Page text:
I never knew there was so much to learn about bees. There seems to be a drastic division within the beekeeping community, with those who advocate the large-cell foundations, which result in larger bees that are more prone to attack by varroa mites (nasty little buggers) on one side, and the so-called "natural beekeepers" on the other. Guess which side I'm on?
I learned about the natural approach through reading The Complete Idiot's Guide to Beekeeping. I checked it out from the library, but have ordered a copy from my favorite independent book store, Cowan's Book Nook in Blue Ridge GA. I plan to use only the small-cell foundation, so I can have healthier and, I would assume, happier bees.
What's foundation, you ask? Well, it's a sheet of very thin beeswax that is stamped in a pattern of hexagonal ridges. When the bees build comb, as they've done for more than 14 million years in the wild, they don't need foundation, but beekeepers find that by giving the bees the foundation to start with, the bees create honeycombs that are more convenient for said beekeepers who want to rob -- er, harvest -- the honey.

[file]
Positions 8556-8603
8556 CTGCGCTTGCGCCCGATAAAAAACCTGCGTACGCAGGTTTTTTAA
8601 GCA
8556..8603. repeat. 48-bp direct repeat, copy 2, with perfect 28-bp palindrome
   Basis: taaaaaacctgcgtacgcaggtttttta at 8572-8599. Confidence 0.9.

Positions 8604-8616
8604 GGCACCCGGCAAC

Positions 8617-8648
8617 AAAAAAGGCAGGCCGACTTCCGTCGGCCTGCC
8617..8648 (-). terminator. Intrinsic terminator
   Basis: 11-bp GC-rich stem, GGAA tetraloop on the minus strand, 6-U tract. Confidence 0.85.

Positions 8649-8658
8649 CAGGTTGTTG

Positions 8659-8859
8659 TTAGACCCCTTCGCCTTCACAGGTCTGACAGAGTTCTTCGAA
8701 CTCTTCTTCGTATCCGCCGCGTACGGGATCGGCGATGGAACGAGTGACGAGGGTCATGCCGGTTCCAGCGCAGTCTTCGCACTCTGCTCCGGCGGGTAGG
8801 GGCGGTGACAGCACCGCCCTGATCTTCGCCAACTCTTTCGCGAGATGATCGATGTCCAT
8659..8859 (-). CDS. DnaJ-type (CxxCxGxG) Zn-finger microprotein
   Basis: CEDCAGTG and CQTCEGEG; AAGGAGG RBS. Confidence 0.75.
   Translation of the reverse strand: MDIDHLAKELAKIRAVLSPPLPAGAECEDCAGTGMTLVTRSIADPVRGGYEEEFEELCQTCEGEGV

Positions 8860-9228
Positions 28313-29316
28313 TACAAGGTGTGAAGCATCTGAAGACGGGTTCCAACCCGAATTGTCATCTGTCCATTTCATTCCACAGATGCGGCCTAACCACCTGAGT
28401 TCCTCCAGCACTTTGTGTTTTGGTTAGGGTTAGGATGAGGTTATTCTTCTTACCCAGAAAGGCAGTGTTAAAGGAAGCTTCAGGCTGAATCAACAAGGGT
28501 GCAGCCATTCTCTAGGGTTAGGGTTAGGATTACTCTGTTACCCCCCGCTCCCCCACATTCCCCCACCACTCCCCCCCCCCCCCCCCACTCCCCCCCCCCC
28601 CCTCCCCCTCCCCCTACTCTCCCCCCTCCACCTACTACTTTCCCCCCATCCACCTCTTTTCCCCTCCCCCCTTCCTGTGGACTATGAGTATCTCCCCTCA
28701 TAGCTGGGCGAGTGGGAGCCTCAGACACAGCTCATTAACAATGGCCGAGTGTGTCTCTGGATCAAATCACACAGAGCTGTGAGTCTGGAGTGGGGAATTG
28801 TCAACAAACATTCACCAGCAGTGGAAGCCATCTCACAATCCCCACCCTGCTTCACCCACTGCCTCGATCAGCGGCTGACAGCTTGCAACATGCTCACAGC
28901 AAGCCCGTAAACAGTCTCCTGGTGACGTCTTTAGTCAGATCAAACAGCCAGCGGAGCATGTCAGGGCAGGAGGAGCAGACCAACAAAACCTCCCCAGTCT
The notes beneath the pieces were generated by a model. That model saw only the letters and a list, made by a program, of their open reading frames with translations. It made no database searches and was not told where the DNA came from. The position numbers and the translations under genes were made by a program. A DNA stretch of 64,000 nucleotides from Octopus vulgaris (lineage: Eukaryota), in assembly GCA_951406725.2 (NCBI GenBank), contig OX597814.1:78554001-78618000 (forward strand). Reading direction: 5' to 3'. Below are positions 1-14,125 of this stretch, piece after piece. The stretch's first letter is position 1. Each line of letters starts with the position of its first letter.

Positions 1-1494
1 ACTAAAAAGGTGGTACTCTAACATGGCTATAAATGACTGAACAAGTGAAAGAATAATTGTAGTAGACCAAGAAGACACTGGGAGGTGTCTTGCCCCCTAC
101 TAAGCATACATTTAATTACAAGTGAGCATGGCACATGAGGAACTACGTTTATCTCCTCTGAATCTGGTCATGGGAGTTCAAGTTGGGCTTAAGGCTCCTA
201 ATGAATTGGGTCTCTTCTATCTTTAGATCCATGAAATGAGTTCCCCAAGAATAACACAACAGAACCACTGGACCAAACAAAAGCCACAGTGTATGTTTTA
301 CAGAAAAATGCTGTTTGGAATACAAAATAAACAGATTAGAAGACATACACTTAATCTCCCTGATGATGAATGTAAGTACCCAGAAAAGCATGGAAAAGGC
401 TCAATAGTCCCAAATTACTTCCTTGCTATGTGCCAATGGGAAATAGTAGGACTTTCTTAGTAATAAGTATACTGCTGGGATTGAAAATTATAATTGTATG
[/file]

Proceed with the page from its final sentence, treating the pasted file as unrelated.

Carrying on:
I think I'm going to start with one hive with foundation already in it, and one hive where I give the bees a chance to build their own. Then again, since the only thing I know about bees comes from the fifteen books I've read so far, I may change my mind by day 60 of this blog.
I'll keep you informed every step of the way.
Beeatitude for day 1:
Blessed are they who use no pesticides, for they shall be healthy - and so shall we bees.